The effects of Paxil on the young are not limited to the potential role the drug has in the development of birth defects. Recently an article expressed incredulity that children as young as 7 were still being prescribed Paxil despite the known tendency of the drug to aggravate or even prompt suicidal thoughts in youth taking the medicine. And now a new vindication has come for the parents of children affected by this antidepressant. Dr. Maria Palazzo, a doctor who performed certain studies for Glaxo Smith Kline 10 years ago, recently pled guilty to falsifying the information in those studies.
This is not a shades-of-gray case, either; it deals with the outright manipulation and falsification of clinical trials. Palazzo previously was convicted of other offenses, predominantly Medicare fraud, though the charges of clinical falsification initially were thrown out. However, prosecutors appealed this ruling and the charges were reinstated successfully, so there can be no doubt about the nature of this case.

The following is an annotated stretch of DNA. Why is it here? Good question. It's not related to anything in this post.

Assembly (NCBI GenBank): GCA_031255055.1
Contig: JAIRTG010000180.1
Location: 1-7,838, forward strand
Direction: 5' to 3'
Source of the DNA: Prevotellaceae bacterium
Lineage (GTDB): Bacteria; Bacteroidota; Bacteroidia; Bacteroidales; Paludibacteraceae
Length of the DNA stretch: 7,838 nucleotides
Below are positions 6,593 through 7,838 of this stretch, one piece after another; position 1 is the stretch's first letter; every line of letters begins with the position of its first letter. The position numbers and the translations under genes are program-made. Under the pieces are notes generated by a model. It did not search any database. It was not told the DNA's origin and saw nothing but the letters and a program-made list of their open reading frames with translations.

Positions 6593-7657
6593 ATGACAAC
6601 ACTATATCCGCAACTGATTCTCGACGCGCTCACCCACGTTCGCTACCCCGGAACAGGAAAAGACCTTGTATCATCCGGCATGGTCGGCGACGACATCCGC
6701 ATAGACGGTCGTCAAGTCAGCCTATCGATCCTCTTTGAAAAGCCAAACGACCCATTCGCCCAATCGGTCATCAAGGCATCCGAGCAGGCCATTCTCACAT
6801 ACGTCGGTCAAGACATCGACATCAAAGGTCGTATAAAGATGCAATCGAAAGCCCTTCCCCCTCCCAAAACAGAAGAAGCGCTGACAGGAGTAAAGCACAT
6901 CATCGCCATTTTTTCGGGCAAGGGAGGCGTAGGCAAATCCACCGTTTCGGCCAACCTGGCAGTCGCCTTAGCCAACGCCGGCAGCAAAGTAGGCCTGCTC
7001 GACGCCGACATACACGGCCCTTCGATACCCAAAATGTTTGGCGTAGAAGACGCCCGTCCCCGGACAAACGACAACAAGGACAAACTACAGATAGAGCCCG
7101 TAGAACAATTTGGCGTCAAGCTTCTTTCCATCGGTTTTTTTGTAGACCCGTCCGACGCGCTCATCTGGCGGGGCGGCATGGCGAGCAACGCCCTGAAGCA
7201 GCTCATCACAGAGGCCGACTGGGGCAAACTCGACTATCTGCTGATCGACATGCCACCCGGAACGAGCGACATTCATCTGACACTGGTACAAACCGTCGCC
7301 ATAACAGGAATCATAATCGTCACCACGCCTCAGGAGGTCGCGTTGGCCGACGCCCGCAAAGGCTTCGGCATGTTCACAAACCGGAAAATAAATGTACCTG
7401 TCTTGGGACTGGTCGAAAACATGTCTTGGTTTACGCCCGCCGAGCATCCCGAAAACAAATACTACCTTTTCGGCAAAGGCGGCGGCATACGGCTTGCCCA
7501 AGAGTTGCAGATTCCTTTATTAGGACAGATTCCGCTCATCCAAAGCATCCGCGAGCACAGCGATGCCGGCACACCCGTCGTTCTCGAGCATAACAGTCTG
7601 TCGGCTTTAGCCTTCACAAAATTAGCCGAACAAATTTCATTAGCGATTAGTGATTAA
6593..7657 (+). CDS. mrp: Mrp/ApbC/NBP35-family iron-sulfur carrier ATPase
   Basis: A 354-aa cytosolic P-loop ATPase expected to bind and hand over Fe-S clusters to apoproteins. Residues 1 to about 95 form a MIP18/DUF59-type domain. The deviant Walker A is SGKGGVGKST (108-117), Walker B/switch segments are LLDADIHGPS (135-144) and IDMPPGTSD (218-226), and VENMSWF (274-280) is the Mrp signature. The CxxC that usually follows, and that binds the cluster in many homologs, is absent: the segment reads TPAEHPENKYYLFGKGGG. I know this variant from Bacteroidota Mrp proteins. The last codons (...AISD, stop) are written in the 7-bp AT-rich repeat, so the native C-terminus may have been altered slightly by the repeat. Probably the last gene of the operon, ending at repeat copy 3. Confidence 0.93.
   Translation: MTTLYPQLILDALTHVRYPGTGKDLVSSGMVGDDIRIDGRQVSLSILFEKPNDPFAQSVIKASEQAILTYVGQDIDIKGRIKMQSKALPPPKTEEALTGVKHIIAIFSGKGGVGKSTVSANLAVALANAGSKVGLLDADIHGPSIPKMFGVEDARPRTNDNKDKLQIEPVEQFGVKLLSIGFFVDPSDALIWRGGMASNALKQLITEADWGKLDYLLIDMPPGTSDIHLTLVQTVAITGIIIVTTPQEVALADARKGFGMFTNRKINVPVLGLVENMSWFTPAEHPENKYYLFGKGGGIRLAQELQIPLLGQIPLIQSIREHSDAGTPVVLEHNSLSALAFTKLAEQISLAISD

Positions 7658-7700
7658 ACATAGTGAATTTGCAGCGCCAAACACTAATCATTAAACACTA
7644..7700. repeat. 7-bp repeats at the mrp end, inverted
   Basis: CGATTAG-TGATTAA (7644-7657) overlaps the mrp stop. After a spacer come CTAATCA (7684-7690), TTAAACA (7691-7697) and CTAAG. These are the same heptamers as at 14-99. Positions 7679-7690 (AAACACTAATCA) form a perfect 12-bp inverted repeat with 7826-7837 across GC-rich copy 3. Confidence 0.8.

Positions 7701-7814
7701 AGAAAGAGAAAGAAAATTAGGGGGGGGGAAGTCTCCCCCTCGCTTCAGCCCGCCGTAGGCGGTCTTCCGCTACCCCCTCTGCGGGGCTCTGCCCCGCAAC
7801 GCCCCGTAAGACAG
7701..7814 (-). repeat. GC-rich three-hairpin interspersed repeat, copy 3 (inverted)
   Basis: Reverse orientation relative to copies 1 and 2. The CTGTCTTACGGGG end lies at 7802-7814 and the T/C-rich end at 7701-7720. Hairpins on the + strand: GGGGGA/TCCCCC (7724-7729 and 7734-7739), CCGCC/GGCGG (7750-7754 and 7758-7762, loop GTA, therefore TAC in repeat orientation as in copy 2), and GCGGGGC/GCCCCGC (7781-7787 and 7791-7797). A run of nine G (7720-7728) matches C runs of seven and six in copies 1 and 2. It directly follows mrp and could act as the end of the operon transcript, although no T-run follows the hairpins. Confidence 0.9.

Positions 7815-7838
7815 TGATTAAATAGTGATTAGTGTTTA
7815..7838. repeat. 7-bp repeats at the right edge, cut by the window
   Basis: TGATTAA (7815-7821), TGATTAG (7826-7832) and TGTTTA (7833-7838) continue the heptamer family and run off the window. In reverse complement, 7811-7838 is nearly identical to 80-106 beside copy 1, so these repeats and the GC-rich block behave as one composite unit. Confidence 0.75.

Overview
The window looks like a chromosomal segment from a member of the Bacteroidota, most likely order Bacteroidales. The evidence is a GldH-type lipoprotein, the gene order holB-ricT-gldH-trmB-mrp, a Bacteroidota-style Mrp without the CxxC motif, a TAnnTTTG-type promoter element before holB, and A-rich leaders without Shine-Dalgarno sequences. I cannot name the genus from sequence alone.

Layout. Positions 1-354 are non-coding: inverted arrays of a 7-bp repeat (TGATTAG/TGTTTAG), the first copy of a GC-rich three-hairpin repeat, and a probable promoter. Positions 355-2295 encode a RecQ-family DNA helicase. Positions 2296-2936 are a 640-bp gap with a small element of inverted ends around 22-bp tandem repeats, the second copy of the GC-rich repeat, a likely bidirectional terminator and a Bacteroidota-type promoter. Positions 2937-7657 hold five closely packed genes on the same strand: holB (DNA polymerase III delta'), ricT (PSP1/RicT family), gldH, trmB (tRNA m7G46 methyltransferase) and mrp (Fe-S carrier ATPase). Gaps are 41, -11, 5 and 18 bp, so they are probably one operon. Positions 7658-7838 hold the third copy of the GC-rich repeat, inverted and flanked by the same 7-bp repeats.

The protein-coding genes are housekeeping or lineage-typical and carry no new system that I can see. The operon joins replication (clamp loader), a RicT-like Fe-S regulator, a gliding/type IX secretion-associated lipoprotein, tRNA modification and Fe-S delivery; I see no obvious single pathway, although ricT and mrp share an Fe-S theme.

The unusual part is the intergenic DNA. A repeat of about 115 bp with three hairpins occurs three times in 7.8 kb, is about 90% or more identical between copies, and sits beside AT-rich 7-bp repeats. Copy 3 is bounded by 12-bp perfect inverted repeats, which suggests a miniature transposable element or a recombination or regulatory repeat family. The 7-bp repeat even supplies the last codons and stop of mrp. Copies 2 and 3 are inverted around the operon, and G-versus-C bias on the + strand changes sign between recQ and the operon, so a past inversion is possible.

Glaxo Smith Kline hired Palazzo in 2000 to conduct the trials in question. Additionally, there is evidence that Glaxo knew about the potential for aggravated suicidal thoughts in young people prescribed Paxil 15 years before they announced the findings in 2006.
There were quite a few charges levied against Palazzo specifically pertaining to the Paxil case. She claims to have studied patients when allegedly she had not. She reports patients as manifesting conditions, such as obsessive-compulsive disorder, that they allegedly did not actually have. She also allegedly fudged results and reports on patients’ psychiatric histories to attain more favorable results in her publications.
In addition to the 87-month prison sentence she received for the cases of Medicare fraud, Palazzo has been given a term of 13 months for the falsification of the Paxil studies. In addition, she has been ordered to pay GSK nearly $100,000 in restitution and special assessments for her role in defrauding the company.